Parents of an 11-year-old girl who was diagnosed with a brain tumor earlier this year are frustrated that they cannot access a “groundbreaking treatment” for her condition.
Grace Kelly of Oadby was attending an optician appointment with her mother, Vanessa, in August when she was unexpectedly referred for an emergency MRI scan.
Doctors found swelling on her brain, which after the operation was diagnosed as a Glioblastoma Multiforme brain tumor, and shortly after, she began a six-week course of radiation therapy and chemotherapy.
But shortly before treatment, Grace’s family received more bad news.
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“Just before her cancer treatment began, she had an MRI scan, which revealed that the tumor had grown back,” Vanessa said.
“I was crushed. Not only had it grown back, but another smaller tumor had also developed.”
The severity of the tumor type means that it grows rapidly and is more difficult to treat.
Health assistant Vanessa and her husband John, 42, began researching brain tumors and joined various groups online, desperate for more support, where they learned about immunotherapy.
Immunotherapy is a form of treatment that stimulates the body’s natural immune system to destroy cancer cells. However, there are no such treatments approved for the treatment of brain tumors available on the NHS.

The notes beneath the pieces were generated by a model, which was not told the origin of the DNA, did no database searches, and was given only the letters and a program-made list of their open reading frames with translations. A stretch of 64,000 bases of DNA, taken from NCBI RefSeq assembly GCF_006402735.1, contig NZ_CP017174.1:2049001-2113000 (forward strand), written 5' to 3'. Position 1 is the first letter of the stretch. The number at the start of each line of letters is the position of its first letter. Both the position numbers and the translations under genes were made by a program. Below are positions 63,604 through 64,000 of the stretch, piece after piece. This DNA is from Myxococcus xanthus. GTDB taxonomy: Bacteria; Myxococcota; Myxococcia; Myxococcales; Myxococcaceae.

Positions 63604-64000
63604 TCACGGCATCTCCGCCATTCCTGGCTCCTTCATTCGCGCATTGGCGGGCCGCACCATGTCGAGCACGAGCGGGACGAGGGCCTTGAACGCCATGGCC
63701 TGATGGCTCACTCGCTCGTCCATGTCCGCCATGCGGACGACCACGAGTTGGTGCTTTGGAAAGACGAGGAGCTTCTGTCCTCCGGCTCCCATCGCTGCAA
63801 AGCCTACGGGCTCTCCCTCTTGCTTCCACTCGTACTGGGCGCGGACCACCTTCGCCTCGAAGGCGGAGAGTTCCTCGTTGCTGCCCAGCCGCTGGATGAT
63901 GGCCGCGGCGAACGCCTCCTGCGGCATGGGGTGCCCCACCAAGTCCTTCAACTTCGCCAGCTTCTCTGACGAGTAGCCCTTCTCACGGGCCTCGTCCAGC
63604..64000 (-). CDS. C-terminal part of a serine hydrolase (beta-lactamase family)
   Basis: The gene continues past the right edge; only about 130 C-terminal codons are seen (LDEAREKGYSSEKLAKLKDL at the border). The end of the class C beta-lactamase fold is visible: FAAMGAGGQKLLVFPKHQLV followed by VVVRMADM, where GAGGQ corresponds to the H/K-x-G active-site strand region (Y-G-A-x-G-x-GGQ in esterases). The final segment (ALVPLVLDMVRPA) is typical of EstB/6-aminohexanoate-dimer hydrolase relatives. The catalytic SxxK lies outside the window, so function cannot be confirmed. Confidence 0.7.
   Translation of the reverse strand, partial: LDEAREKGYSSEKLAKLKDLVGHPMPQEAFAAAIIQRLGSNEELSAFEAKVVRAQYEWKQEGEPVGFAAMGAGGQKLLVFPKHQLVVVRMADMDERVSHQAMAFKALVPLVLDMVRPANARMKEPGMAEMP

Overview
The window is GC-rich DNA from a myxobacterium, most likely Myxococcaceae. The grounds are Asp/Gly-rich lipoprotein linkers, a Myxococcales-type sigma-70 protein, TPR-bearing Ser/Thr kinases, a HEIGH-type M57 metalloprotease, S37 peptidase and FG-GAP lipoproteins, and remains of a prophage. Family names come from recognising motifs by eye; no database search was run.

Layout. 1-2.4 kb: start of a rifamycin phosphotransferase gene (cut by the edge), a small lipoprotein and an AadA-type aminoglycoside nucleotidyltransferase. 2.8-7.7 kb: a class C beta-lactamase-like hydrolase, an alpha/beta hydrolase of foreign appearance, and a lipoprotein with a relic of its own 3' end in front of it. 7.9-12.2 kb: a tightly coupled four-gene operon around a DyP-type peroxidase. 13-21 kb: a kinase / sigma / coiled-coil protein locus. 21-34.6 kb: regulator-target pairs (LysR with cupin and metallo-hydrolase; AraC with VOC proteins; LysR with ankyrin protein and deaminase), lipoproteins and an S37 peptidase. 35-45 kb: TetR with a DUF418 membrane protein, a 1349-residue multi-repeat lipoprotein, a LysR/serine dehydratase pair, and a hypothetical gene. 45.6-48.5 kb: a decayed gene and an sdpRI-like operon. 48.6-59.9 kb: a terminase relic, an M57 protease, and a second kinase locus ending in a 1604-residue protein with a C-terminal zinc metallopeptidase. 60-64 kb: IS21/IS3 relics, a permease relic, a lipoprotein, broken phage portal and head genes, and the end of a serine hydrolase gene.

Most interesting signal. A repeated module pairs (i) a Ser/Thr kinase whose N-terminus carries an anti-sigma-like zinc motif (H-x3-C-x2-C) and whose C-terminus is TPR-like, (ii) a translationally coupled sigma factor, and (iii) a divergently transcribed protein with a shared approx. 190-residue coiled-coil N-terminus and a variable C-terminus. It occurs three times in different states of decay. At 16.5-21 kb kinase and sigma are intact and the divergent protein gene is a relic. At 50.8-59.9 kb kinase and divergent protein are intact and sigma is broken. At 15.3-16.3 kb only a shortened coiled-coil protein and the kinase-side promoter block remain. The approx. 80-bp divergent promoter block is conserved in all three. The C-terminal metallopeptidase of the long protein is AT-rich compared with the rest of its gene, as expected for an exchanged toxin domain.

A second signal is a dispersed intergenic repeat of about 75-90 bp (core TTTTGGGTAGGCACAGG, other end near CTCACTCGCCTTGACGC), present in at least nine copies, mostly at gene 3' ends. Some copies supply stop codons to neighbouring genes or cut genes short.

Vanessa said: “A lot of people on our online groups have done that and seem to have been successful.”
“I find it shocking and frustrating that it is not available in the UK,” she added. “There is something that might help her, but we can not access it.”
That’s why Vanessa, 32, and John have set up a Just Giving site in hopes of raising £ 200,000 to access treatment at a clinic in Germany.
Although they know there is no cure for Grace’s tumor, her parents said they “do not want to give up”.
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The couple shared Grace’s story on their Just Giving page, saying: “Grace is our oldest child, she has two younger siblings who love her, she is their big sister.
“As a family, it has really hit us and has been hard to accept, it’s an emotional roller coaster of fear, pain, hope and love for our daughter.”
£ 200,000 would cover diagnostics and personal vaccines and treatments.
Vanessa said: “We have never asked anyone for anything and it feels strange to do this, but we need financial help to save our child.”
Brain tumors kill more children and adults under the age of 40 than any other cancer, but historically, only 1 percent of national cancer research spending is allocated to the disease.
Hugh Adams, head of stakeholder relations for cancer charity, Brain Tumor Research said: “This is such a devastating story and we’re so sad to hear about Grace’s terrible diagnosis.
“More needs to be done to develop treatments and improve outcomes for patients like Grace.
“We desperately need to increase investment in brain tumor research, as that is how we will find more effective treatments for brain tumor patients and ultimately a cure.”
You can support John and Vanessa by donating here.
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